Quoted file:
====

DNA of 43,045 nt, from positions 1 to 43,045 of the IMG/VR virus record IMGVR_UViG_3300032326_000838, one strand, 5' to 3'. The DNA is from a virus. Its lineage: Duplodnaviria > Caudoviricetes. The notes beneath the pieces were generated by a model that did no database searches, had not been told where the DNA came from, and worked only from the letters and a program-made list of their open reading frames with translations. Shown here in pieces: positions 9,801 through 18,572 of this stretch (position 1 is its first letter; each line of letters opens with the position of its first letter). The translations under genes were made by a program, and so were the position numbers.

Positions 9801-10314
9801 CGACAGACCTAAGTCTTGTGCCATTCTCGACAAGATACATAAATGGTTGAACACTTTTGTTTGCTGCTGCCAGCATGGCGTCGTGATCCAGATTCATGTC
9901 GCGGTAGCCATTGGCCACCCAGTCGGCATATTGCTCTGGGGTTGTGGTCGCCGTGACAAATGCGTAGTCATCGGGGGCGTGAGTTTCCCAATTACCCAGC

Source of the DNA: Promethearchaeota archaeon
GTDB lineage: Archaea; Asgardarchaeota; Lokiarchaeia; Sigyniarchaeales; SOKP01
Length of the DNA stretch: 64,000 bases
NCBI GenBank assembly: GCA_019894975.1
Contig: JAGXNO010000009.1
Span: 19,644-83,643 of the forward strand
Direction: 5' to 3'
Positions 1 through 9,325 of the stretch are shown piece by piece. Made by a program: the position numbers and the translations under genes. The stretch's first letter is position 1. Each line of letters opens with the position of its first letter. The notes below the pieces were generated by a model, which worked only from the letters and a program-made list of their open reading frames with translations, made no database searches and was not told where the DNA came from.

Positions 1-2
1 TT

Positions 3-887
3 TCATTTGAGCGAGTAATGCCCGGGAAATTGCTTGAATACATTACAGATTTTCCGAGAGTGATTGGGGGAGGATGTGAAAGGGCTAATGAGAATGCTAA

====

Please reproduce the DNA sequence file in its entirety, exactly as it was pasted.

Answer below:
DNA of 43,045 nt, from positions 1 to 43,045 of the IMG/VR virus record IMGVR_UViG_3300032326_000838, one strand, 5' to 3'. The DNA is from a virus. Its lineage: Duplodnaviria > Caudoviricetes. The notes beneath the pieces were generated by a model that did no database searches, had not been told where the DNA came from, and worked only from the letters and a program-made list of their open reading frames with translations. Shown here in pieces: positions 9,801 through 18,572 of this stretch (position 1 is its first letter; each line of letters opens with the position of its first letter). The translations under genes were made by a program, and so were the position numbers.

Positions 9801-10314
9801 CGACAGACCTAAGTCTTGTGCCATTCTCGACAAGATACATAAATGGTTGAACACTTTTGTTTGCTGCTGCCAGCATGGCGTCGTGATCCAGATTCATGTC
9901 GCGGTAGCCATTGGCCACCCAGTCGGCATATTGCTCTGGGGTTGTGGTCGCCGTGACAAATGCGTAGTCATCGGGGGCGTGAGTTTCCCAATTACCCAGC

Source of the DNA: Promethearchaeota archaeon
GTDB lineage: Archaea; Asgardarchaeota; Lokiarchaeia; Sigyniarchaeales; SOKP01
Length of the DNA stretch: 64,000 bases
NCBI GenBank assembly: GCA_019894975.1
Contig: JAGXNO010000009.1
Span: 19,644-83,643 of the forward strand
Direction: 5' to 3'
Positions 1 through 9,325 of the stretch are shown piece by piece. Made by a program: the position numbers and the translations under genes. The stretch's first letter is position 1. Each line of letters opens with the position of its first letter. The notes below the pieces were generated by a model, which worked only from the letters and a program-made list of their open reading frames with translations, made no database searches and was not told where the DNA came from.

Positions 1-2
1 TT

Positions 3-887
3 TCATTTGAGCGAGTAATGCCCGGGAAATTGCTTGAATACATTACAGATTTTCCGAGAGTGATTGGGGGAGGATGTGAAAGGGCTAATGAGAATGCTAA